or possibly less covered, namely data augmentation put forward when it is a special case of auxiliary variables as in slice sampling and in earlier physics literature. For instance, both probit and logistic regressions do not truly require data augmentation and are more toy examples than really challenging applications. The approach of Carlin & Chib (1995) is another illustration, which has met with recent interest, despite requiring heavy calibration (just like RJMCMC). As well as a a somewhat awkward opposition between Gibbs and Hastings, in that I am not convinced that Gibbs does not remain ultimately necessary to handle high dimension problems, in the sense that the alternative solutions like Langevin, HMC, or PDMP, or…, are relying on Euclidean assumptions for the entire vector, while a direct product of Euclidean structures may prove more adequate.

## down with Galton (and Pearson and Fisher…)

Posted in Books, Statistics, University life with tags Annals of Eugenics, Biometrika, eugenics, Francis Galton, Genetics, history of statistics, honours, Karl Pearson, London, physiognomy, population genetics, R.A. Fisher, racism, Stephen Stigler, UCL, University College London on July 22, 2019 by xi'an

**I**n the last issue of Significance, which I read in Warwick prior to the conference, there is a most interesting article on Galton’s eugenics, his heritage at University College London (UCL), and the overall trouble with honouring prominent figures of the past with memorials like named building or lectures… The starting point of this debate is a protest from some UCL students and faculty about UCL having a lecture room named after the late Francis Galton who was a professor there. Who further donated at his death most of his fortune to the university towards creating a professorship in eugenics. The protests are about Galton’s involvement in the eugenics movement of the late 18th and early 19th century. As well as professing racist opinions.

My first reaction after reading about these protests was *why not?!* Named places or lectures, as well as statues and other memorials, have a limited utility, especially when the named person is long dead and they certainly do not contribute in making a scientific theory [associated with the said individual] more appealing or more valid. And since “humans are [only] humans”, to quote Stephen Stigler speaking in this article, it is unrealistic to expect great scientists to be perfect, the more if one multiplies the codes for ethical or acceptable behaviours across ages and cultures. It is also more rational to use amphitheater MS.02 and lecture room AC.18 rather than associate them with one name chosen out of many alumni’s or former professors’.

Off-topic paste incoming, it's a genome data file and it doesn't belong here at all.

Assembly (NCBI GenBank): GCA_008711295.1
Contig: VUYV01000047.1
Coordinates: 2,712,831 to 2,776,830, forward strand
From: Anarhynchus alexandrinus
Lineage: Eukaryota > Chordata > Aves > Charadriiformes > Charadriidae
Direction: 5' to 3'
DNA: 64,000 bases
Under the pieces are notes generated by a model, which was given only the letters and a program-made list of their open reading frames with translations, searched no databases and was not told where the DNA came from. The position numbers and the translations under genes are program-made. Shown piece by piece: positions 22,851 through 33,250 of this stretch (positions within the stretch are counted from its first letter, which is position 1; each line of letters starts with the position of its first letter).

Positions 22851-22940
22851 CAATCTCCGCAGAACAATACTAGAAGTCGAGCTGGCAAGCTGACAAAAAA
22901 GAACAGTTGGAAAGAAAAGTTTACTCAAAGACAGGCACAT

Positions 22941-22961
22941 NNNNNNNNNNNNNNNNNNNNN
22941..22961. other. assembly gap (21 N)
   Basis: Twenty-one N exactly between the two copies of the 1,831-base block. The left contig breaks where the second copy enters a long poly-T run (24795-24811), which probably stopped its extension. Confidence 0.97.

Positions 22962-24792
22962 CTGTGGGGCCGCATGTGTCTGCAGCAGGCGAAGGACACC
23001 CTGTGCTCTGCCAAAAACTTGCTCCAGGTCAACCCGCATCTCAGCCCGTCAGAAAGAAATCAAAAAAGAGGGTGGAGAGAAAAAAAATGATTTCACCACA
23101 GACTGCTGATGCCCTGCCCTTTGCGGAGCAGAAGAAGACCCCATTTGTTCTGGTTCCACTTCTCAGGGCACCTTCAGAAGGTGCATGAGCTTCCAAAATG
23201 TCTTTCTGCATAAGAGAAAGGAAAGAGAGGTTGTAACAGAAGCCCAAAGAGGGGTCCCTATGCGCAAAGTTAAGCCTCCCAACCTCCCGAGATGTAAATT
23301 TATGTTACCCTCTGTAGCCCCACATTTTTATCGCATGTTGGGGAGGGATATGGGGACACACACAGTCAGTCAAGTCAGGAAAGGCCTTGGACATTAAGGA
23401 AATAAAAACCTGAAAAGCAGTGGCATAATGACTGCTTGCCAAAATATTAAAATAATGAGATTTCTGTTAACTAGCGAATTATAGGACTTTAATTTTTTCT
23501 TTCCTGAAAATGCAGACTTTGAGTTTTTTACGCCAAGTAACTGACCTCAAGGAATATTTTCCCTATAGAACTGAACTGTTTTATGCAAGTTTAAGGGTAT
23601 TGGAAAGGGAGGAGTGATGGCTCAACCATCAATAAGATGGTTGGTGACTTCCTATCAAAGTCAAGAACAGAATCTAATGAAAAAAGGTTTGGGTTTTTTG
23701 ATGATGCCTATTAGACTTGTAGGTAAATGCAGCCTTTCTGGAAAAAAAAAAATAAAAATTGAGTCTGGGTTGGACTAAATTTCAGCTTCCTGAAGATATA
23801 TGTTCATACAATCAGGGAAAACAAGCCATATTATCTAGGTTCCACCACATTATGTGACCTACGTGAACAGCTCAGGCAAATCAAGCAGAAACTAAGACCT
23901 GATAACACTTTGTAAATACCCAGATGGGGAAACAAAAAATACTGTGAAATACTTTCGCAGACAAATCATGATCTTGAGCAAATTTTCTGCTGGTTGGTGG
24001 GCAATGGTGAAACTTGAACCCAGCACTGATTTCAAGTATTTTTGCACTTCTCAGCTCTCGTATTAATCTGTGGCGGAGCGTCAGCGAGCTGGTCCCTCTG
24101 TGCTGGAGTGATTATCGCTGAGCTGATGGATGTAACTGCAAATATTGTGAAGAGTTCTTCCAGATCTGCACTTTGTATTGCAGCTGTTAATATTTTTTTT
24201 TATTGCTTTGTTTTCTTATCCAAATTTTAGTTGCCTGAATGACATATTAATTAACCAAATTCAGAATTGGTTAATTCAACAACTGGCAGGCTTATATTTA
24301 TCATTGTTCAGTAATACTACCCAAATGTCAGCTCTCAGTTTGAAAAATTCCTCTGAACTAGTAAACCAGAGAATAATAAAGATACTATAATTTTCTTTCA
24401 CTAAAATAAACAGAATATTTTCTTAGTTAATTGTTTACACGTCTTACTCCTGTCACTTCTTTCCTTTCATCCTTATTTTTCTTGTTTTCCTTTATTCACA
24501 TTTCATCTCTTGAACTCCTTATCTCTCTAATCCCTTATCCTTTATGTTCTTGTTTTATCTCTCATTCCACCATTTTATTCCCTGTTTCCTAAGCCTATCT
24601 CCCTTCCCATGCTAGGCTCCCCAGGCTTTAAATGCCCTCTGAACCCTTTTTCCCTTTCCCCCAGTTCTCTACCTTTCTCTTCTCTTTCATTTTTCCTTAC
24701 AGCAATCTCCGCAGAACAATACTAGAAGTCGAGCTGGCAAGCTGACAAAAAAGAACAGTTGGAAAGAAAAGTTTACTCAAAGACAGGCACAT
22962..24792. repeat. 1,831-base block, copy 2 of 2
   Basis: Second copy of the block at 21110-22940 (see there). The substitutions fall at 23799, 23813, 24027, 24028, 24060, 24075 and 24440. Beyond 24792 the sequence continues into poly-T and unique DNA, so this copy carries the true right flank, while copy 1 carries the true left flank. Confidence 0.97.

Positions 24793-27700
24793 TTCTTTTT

Predictably, another reaction of mine was *why bother?!,* as removing Galton’s name from the items it is attached to is highly unlikely to change current views on eugenism or racism. On the opposite, it seems to detract from opposing the present versions of these ideologies. As some recent proposals linking genes and some form of academic success. Another of my (multiple) reactions was that as stated in the article these views of Galton’s reflected upon the views and prejudices of the time, when the notions of races and inequalities between races (as well as genders and social classes) were almost universally accepted, including in scientific publications like the proceedings of the Royal Society and Nature. When Karl Pearson launched the Annals of Eugenics in 1925 (after he started Biometrika) with the very purpose of establishing a scientific basis for eugenics. (An editorship that Ronald Fisher would later take over, along with his views on the differences between races, believing that “human groups differ profoundly in their innate capacity for intellectual and emotional development”.) Starting from these prejudiced views, Galton set up a scientific and statistical approach to support them, by accumulating data and possibly modifying some of these views. But without much empathy for the consequences, as shown in this terrible quote I found when looking for more material:

“I should feel but little compassion if I saw all the Damaras in the hand of a slave-owner, for they could hardly become more wretched than they are now…”

As it happens, my first exposure to Galton was in my first probability course at ENSAE when a terrific professor was peppering his lectures with historical anecdotes and used to mention Galton’s data-gathering trip to Namibia, literally measure local inhabitants towards his physiognomical views , also reflected in the above attempt of his to superpose photographs to achieve the “ideal” thief…

## Bayes-250